Betsabeé Romero is known internationally for her large-scale public works and unconventional approaches to trace-making. Her work incorporates materials and techniques from vernacular tradition and popular arts as a mode of cultural resistance and as a form of festive celebration. Romero explores themes ranging from the megalopolis of Mexico City to pollution, border culture, migration, and movement in contemporary life by recycling mass produced objects—such as cars and tires—that act as cultural vehicles, capitalizing on their material and metaphoric import. She enacts anti-modern gestures (through collective, hand-made labour techniques) that operate against the mechanization of industrial processes to decolonize materials, such as rubber or chewing gum. Romero is interested in how the global incorporation of influences can be a form of cultural dialogue in the aftermath of colonialism, particularly in the Americas. Conjuring the global-ancestral to explore the borders between the local and trans-national; the individual and social; and the elitist and popular, Romero’s work can be viewed as symbolic action that enlists culture as the receptacle of deep-time and reinvests in knowledge that is slow and cyclical. — Emelie Chhangur, 2017 – Date:Tuesday May 23. 2017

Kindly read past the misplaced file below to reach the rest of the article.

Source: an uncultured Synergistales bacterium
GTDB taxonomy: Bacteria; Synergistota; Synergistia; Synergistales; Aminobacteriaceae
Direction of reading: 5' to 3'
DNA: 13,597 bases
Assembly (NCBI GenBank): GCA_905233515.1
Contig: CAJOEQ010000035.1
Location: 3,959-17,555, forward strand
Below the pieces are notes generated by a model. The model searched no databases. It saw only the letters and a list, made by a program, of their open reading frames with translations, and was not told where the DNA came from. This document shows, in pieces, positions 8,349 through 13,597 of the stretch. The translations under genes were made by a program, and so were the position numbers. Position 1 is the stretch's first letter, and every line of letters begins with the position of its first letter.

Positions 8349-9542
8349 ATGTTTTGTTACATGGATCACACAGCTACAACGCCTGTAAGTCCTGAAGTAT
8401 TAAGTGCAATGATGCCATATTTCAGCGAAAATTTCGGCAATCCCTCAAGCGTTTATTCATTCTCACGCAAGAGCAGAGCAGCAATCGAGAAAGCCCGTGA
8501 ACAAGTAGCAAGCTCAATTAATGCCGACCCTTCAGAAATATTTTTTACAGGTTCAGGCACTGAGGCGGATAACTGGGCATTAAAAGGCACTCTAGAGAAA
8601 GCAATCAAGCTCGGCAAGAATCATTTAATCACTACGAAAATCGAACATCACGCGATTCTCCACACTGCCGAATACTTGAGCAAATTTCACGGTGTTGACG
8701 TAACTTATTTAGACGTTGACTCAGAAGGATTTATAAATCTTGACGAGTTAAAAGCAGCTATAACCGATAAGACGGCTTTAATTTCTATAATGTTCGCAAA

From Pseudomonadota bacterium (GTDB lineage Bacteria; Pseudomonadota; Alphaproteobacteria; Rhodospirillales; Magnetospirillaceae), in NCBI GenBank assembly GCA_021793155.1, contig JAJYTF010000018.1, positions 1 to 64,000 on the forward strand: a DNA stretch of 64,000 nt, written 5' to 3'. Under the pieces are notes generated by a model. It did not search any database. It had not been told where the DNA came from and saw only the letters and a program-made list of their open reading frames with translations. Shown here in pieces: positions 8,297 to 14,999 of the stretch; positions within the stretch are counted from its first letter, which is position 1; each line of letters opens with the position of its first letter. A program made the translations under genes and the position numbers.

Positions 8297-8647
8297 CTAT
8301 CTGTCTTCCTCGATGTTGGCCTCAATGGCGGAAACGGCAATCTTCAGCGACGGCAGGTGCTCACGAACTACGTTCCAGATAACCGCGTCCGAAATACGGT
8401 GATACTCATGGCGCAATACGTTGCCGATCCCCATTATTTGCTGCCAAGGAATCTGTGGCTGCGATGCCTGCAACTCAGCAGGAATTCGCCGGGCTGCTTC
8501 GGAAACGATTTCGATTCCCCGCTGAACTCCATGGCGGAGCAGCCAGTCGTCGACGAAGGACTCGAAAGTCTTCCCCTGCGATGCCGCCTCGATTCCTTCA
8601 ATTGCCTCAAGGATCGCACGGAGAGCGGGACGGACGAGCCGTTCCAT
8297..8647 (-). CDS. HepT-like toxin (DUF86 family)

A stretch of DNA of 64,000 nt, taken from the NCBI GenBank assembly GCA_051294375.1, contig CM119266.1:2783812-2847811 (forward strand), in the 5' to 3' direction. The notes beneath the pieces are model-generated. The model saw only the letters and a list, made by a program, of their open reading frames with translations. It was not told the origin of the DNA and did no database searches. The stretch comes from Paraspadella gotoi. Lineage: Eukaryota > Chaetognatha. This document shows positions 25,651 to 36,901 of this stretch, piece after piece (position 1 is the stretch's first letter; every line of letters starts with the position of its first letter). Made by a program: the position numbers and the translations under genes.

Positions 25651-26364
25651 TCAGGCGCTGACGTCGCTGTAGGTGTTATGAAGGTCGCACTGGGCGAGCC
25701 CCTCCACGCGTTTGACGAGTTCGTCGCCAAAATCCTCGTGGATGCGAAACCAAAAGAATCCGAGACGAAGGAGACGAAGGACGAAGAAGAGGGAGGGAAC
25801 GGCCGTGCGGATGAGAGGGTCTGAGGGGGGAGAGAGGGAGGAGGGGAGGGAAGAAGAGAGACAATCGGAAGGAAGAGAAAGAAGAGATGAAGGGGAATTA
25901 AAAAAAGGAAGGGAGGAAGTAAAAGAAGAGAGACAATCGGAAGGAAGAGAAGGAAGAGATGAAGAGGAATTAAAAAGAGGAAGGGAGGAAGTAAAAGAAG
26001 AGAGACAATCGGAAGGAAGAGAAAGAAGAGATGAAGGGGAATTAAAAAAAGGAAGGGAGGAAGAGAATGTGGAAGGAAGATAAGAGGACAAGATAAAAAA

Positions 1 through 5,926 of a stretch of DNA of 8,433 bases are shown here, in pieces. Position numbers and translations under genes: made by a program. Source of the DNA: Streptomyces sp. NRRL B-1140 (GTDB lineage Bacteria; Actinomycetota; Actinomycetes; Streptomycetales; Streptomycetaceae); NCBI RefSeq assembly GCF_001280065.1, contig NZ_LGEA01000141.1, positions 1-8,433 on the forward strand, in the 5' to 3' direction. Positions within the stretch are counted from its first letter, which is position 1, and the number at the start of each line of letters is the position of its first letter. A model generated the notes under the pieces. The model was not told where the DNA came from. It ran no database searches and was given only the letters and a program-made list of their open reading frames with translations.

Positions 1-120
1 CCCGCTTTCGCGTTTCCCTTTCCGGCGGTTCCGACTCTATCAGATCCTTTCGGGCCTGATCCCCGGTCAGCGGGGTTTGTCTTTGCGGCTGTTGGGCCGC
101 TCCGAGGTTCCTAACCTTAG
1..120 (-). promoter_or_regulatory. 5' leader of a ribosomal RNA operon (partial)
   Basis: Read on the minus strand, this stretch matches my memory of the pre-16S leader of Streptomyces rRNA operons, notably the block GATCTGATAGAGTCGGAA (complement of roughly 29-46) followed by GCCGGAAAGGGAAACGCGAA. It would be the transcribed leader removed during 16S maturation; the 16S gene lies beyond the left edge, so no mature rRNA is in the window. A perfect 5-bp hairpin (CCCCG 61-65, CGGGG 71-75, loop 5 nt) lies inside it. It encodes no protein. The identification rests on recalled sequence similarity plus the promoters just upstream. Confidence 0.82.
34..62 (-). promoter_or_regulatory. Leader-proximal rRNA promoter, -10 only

Betsabeé has participated in over 30 solo exhibitions in Mexico, the United States, Europe, and South America, notably the British Museum, Museo Carrillo Gil, Nevada Museum of Art, the Nelson & Atkins Museum of Art, Anahuacalli Museum, Dolores Olmedo Museum, Old Colegio de San Ildefonso, Museo Amparo in Puebla, Canberra University Museum, Recoleta in Buenos Aires, and upcoming at the Art Gallery of York University in Toronto (2018) She has participated in numerous residences and international exhibitions such as Bienal de la Habana, Bienale de Portoalegre, Polygraph Triennale in Puerto Rico, Philagráfica in Philadelphia, InSite 97 in San Diego-Tijuana, Biennial of Cairo. She is the 2018 Odette Sculptor in Residency in the School of the Arts Media, Performance & Design at York University.

Her work is part of important collections such as the British Museum Collection, Daros Collection in Switzerland, Nelson & Atkins, Nevada Museum of Art Collection, World Bank in Washington, Gelman in Mexico, MOCA in Los Angeles, Monterrey Museum, Museo de Arte Contemporáneo de Portoalegre Brazil and others.

Thanks to all who attended Conversalón_16, to Sojin Chun and Emelie Chhangur, and especially Betsabeé for a wonderful night of artistic “ofrendas” and delinking and relocations of popular culture and colonial assumptions.